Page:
21. The Unimagined (0:51)
  22. End Credits (1:41)
  23. Blue Danube (0:40)

Released by: Lakeshore Records
Release date: May 5, 2015
Total running time: 35:04

The Martian – music by Harry Gregson-Williams

The MartianFor the sake of clarification and brevity, it’s important to get one thing out of the way: The Martian is the best Mars movie anyone’s ever made, and its soundtrack is the best Mars music that’s even been made.

The movie’s score (and this is an important distinction, as there are both score and “songtrack” albums from The Martian out there) is a triumph of tone. Harry Gregson-Williams knows when to deploy his full orchestral resources and when to pare things back to a sparer sound fitting Mark Watney’s plight. But here’s where The Martian differs from, say, the overriding bleakness of the later TV miniseries Mars: Gregson-Williams brings percolating synths into play, practically providing a soundtrack for the synapses firing in Watney’s head as he vows to “science the shit out of this” and then proceeds to do precisely that. At times playful, at times dense and technical-sounding, these sequences are the sound of hope and resourcefulness in a movie that many are praising for – somewhat unusually for Hollywood – getting a great deal of the science right.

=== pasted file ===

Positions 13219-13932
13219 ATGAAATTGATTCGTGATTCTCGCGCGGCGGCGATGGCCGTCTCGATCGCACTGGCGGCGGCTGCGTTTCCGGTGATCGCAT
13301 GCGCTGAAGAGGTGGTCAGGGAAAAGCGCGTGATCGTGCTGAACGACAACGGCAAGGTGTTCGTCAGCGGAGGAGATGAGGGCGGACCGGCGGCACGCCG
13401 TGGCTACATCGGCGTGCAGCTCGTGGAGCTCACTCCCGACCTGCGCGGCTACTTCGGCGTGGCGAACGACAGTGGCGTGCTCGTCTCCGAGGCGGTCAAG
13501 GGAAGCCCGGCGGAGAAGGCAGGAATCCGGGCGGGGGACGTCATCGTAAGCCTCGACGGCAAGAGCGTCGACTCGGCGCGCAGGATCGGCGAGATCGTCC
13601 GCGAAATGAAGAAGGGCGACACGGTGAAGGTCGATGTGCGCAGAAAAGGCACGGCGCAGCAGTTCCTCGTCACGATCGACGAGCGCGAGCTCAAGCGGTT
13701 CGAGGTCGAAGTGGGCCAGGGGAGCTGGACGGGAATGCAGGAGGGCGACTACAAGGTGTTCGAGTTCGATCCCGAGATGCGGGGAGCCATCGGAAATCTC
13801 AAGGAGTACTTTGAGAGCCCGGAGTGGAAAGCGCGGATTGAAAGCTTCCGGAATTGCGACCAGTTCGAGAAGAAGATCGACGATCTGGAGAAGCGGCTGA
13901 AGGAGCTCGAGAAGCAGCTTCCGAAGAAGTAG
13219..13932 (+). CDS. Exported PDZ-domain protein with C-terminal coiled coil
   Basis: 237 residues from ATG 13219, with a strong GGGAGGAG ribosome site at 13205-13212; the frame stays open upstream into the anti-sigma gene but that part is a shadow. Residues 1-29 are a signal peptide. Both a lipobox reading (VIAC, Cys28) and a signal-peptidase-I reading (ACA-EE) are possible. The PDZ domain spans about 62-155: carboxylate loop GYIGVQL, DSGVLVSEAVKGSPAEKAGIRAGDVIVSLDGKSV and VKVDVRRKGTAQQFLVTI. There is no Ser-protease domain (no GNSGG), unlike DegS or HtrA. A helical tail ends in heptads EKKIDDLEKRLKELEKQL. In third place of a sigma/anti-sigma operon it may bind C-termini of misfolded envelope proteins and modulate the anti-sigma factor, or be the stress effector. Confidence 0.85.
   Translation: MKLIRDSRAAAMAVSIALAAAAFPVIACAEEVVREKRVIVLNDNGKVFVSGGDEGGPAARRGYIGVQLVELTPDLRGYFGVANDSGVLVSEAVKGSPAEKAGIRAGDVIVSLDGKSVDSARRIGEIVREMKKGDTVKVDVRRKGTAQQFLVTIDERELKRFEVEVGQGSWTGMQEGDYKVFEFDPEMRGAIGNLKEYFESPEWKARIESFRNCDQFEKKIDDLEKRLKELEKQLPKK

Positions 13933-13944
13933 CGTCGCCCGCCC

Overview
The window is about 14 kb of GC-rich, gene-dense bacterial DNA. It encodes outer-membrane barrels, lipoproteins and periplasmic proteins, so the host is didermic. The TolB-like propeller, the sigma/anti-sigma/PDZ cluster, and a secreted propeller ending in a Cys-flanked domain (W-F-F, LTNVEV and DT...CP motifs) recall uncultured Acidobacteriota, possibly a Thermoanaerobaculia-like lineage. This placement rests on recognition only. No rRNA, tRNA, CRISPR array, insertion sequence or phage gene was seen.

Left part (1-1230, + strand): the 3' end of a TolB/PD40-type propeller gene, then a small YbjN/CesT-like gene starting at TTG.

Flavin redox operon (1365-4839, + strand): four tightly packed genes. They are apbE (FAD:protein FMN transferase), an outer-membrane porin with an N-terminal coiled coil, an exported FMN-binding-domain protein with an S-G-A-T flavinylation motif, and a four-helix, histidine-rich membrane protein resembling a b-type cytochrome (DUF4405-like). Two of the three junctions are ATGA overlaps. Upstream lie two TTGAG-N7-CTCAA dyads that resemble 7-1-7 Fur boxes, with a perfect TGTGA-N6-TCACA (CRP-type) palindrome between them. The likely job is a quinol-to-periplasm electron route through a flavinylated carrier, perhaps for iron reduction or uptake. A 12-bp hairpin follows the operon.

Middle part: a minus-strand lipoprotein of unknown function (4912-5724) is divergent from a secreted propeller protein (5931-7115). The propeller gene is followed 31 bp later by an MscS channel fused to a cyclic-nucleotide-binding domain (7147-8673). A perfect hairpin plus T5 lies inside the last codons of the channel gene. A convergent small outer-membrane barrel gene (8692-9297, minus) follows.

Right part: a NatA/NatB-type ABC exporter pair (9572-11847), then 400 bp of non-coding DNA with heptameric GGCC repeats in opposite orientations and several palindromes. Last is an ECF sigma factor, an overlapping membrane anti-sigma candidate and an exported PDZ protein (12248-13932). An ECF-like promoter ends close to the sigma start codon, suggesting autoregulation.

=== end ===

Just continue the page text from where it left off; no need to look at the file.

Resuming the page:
That’s the difference, both musically and thematically, between The Martian and Mars.

The dramatic stakes are upper orchestrally where appropriate, whether it’s the Ares IV’s initial desperate blastoff to the safety of Mars orbit, or the crew’s even more desperate attempts to recover their crewmate against staggering odds. Where the synth sequences are lighter and energetic, these scenes are heavy on percussion and rumbling bass lines, because Serious Stuff is happening.

It’s easy to forget that there was a great score for this movie when it seems like the studio was so eager to fashion a tie-in album of existing ’70s songs from the movie’s plot device of Commander Lewis’ behind-the-times playlist, but the music for the travelogue of Watney abandoning the safety of his habitat and 4 out of 4setting out on a perilous trek to an already-landed ascent vehicle alone is worth the price of admission here. In terms of both music and movie, it’s scenes like that which keep The Martian as my favorite movie of a year that brought back the Star Wars franchise amid considerable hype. Heat up some potatoes and give this a listen.

Order this CD

  1. Mars (2:25)
  2. Emergency Launch (3:09)
  3. Making Water (2:38)
  4. Spotting Movement (1:49)